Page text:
Two-Factor Authentication tips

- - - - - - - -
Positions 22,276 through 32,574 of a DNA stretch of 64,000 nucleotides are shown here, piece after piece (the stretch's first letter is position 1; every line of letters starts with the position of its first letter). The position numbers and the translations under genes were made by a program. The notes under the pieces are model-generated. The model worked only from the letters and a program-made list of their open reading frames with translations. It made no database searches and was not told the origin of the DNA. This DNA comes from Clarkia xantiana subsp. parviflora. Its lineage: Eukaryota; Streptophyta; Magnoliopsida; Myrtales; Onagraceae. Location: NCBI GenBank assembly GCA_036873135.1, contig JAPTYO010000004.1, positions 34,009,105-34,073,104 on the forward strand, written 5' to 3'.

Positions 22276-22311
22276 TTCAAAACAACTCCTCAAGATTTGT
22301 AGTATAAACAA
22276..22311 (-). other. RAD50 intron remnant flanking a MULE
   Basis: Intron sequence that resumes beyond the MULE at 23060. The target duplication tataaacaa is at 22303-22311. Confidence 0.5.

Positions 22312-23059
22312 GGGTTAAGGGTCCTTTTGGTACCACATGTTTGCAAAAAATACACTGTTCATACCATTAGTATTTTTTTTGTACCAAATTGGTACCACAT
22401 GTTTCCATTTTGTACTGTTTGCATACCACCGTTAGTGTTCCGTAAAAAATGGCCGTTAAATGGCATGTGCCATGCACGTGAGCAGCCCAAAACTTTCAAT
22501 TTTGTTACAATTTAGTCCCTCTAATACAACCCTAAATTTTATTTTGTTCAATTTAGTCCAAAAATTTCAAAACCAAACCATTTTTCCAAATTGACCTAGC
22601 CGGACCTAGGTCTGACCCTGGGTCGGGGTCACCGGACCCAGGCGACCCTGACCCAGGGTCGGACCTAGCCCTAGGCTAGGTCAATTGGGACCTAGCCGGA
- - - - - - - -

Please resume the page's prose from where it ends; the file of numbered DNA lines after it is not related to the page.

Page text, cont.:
Many of us often think about the security of a single key on a door that leads to one of our more critical assets.  The mental question that pops up is “What if that person loses their key and is too embarrassed to report it?”.  This is a common question that those responsible for security typically ask themselves and then the day gets busy, no losses are incurred, and the question fades away.  Fixing a single factor authentication problem is not difficult.  It doesn’t take an Iris Reader or $50,000 deployment per door to obtain a two or three factor authentication.  The simple thought is more what the second type of authentication needed is. First you should break the definition of authentication down into the basics: What you have, what you know, and who you are.  Obtaining a two factor authentication could be as basic as adding a keypad that requires a numeric pin to a keyed lock door and you have two factor authentication.  You can also obtain two factor authentication by putting a biometric and a proximity card on a door.  The Second question now comes into play….”How far do I need to take it?”.  Ask yourself who you are protecting this asset against.  Who is your threat?  The answer to this question will determine the level of two or three factor authentication will be needed to protect that particular asset and whether or not biometrics will need to be used.